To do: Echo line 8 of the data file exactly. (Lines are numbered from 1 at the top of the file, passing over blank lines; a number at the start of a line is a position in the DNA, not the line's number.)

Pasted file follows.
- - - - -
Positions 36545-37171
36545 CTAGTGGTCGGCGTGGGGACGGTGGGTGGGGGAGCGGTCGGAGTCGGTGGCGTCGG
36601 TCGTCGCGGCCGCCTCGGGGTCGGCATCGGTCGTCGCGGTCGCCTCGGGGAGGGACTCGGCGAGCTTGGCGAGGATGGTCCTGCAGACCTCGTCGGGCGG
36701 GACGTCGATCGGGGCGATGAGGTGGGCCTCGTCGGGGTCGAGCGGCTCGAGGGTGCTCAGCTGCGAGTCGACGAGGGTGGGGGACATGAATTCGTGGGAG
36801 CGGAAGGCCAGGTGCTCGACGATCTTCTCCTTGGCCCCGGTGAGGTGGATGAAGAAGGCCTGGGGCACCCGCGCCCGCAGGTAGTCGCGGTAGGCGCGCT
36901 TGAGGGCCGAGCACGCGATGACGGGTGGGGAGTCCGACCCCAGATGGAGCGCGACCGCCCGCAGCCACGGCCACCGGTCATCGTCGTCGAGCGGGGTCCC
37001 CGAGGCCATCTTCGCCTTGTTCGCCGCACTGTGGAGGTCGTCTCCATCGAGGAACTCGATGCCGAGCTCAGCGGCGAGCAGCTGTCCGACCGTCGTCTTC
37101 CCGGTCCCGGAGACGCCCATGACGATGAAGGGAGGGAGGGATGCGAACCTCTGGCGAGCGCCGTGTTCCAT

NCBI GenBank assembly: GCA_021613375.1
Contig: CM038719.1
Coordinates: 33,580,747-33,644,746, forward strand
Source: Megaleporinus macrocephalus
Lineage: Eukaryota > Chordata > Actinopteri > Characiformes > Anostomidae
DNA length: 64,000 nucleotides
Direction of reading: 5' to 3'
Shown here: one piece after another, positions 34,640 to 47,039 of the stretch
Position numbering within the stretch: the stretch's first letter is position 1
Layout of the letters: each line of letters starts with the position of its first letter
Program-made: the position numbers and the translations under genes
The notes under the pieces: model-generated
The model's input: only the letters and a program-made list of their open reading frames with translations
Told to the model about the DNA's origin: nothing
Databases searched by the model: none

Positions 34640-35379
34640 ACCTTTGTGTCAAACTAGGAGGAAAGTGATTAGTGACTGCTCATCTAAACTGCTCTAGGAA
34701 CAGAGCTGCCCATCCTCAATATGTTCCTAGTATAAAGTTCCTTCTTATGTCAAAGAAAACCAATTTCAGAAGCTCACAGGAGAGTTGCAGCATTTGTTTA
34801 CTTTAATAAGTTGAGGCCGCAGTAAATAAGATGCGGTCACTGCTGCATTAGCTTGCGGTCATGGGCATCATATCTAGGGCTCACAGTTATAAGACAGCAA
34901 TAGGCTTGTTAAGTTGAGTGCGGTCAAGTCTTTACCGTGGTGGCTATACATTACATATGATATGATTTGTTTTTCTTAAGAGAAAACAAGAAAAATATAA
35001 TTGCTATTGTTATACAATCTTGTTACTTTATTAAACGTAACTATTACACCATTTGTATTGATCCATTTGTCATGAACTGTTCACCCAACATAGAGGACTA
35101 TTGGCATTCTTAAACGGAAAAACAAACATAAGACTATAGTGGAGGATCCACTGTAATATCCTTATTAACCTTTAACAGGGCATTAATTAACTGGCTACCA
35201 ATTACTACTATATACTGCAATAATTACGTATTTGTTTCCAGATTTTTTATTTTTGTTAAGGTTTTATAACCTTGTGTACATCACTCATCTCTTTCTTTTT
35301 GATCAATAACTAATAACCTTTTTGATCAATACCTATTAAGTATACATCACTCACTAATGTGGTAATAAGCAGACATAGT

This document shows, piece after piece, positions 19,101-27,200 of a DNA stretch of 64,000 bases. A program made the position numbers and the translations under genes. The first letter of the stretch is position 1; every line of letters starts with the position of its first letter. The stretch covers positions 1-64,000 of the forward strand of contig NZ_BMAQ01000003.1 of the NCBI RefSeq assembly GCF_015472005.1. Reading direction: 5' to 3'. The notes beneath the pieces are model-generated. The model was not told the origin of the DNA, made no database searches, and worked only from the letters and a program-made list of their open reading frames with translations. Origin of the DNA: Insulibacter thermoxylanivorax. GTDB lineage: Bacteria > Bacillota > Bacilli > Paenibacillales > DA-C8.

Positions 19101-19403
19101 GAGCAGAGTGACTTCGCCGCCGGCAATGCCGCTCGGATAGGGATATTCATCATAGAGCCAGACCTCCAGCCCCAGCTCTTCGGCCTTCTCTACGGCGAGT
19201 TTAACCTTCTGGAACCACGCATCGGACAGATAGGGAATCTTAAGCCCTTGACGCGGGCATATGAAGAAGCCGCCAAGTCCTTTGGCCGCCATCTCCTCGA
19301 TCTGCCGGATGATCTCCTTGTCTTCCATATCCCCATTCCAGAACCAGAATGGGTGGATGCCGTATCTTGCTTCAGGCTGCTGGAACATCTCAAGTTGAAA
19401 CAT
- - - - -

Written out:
37101 CCGGTCCCGGAGACGCCCATGACGATGAAGGGAGGGAGGGATGCGAACCTCTGGCGAGCGCCGTGTTCCAT